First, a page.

Sunday, July 3, 2011

SUNDAY RERUN: Dad Tells Me a Story


This is an entry from my diary, May 12, 2003. It includes a story Dad told me, one which I'd forgotten:

There are times I'm intensely aware that any journal is a series of choices--what to record, in how much detail, what to omit. You may even have to choose whose stories to tell. I'm deciding tonight, here in the time-share vacation condo I'm sharing with my parents, Mom's sister Charlotte, and Dad's brother's widow Jewel. Already a week has passed since the fund-raising dinner/theatre entertainment for the new production of Chaucer's Canterbury Tales, Mother's Day was yesterday, Bruce's hearing with his supervisor's superior was this morning, and I have spent a rare five hours alone with my dad as we drove from Portland, (actually he joined me in Hood River) to Leavenworth, followed by dinner here, a round of crafting stick-pins, and swapping reminisces until Mom and the aunties were too tired to stay up any longer. Dad went to bed shortly after dinner. The trip had worn him out.

Now here I am, sitting propped against the wall, sideways at the head of the Murphy bed. I'm trapped in pajamas, as the living room is my bedroom, and perspiration beads my forehead. Aunt Charlotte was worried some Peeping Tom could see through the vertical blinds. What would she think if I opened a window? I am ready to go out and sleep in the van. Anything to cool off. I am going to open a window.

I surprised myself by being ready to leave when Mom and Dad arrived this morning. The car was packed, I'd had time to eat, RC had checked the tires and transmission.

Mom rode with me as far as Aunt Charlotte's, in Hood River. We had a brief visit there with cousin Cindy, and a light lunch, and then loaded Charlotte's gear into Mom and Dad's little red Taurus and drove over to pick up Aunt Jewel. Dad was my passenger now. Said he didn't want to get stuck in a car with three gabbling women. He'd told me in Portland he'd switch with Mom. Sometimes I've felt as though Dad and I didn't have a lot in common. I think it's a male/female thing. Duane told me once he always fretted about what to get Mom for Christmas and birthdays, but Dad was easy. It's just the other way around, for me--with Mom, I have to take a l-o-o-o-n-g list of possibilities and pare it down; with Dad I walk around wondering what one earth he might like to get! But there's one thing Dad and I have always shared: Our love of music.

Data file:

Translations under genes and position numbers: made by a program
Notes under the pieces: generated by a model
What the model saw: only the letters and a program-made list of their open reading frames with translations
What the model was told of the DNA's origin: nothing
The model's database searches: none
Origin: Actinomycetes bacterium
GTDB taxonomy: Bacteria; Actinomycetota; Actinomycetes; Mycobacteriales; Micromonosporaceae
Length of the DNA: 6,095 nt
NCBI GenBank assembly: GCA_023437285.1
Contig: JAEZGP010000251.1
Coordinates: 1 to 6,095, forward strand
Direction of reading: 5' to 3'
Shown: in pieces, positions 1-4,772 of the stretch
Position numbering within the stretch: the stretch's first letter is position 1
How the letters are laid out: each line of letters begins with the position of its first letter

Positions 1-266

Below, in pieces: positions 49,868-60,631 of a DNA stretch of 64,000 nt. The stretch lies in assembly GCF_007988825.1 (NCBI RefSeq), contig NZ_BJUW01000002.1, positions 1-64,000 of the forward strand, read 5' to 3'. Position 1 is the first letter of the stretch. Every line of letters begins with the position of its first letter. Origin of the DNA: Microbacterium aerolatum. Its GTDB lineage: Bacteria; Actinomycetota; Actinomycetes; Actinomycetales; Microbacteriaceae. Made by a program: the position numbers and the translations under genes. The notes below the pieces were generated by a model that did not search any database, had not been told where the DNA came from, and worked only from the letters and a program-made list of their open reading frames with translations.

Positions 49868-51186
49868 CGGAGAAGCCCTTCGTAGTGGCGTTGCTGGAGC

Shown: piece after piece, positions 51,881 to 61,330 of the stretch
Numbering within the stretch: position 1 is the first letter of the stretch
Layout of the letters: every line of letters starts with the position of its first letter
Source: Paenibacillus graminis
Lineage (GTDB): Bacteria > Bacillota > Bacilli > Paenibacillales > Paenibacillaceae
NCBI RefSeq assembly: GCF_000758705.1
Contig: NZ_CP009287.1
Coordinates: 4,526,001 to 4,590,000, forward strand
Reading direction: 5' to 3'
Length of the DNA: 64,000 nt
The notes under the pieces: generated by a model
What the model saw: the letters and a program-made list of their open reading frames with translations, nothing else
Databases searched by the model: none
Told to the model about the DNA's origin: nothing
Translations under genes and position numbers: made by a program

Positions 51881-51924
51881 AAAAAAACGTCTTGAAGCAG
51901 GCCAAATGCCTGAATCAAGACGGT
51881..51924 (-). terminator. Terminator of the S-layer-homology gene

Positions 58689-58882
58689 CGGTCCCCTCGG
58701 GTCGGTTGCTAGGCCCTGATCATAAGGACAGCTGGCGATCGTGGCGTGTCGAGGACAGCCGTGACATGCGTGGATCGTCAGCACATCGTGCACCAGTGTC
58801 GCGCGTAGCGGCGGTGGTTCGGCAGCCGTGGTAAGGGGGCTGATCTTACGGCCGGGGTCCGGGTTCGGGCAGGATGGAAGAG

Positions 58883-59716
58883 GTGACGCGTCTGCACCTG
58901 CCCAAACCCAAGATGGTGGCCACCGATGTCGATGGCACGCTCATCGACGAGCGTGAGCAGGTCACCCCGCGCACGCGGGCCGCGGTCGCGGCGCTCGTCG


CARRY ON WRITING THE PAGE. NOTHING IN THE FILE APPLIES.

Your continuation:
We sang together for long miles, reminding each other of songs we hadn't thought of in years, resurrecting lyrics in a patchwork fusion of mental filing systems. 

And Dad told me stories. 

He told me of the time he'd been out logging with his brother, (my Uncle Walt) and a couple of buddies. They'd set out from camp one morning, Dad and one of the guys. Uncle Walt was still in camp, and the fourth man was already out in the woods. Dad had a double-headed clearing axe over his shoulder, which they used the way I suppose one would use a machete, to clear brush around the trees they wanted to cut, or to clear a path through the forest. It was honed every morning until it had an edge you could have shaved with.

Well, it was cold and frosty, and Dad stepped up onto an icy log lying in the path, lost his balance, and tried to keep his feet by bringing the handle of the axe down, slicing his neck quite neatly at the base of the skull.

His buddy managed to get him back to camp, where Uncle Walt hustled them into their old car. Dad's friend had a thick, folded cloth over the gash, trying to staunch the bleeding, but it wasn't working. At the sound of the car's engine, the fourth man came out of the woods wanting to know why they were going back. Uncle Walt jerked a thumb at the back seat, where Dad and his friend were. 

That fourth man took one look at the two of them and said, "Stop the car!" to Uncle Walt, yanked the back door open and said, "Get out!" to the friend, who did, and scrambled into the front seat. Then the latecomer climbed in with Dad and pushed his thumb into the pressure point on the side of Dad's neck, stopping the flow of blood. Without his knowledge and action, Dad would have bled to death.

Now, back to 2011, with the latest photos from the yard:







1 comments:

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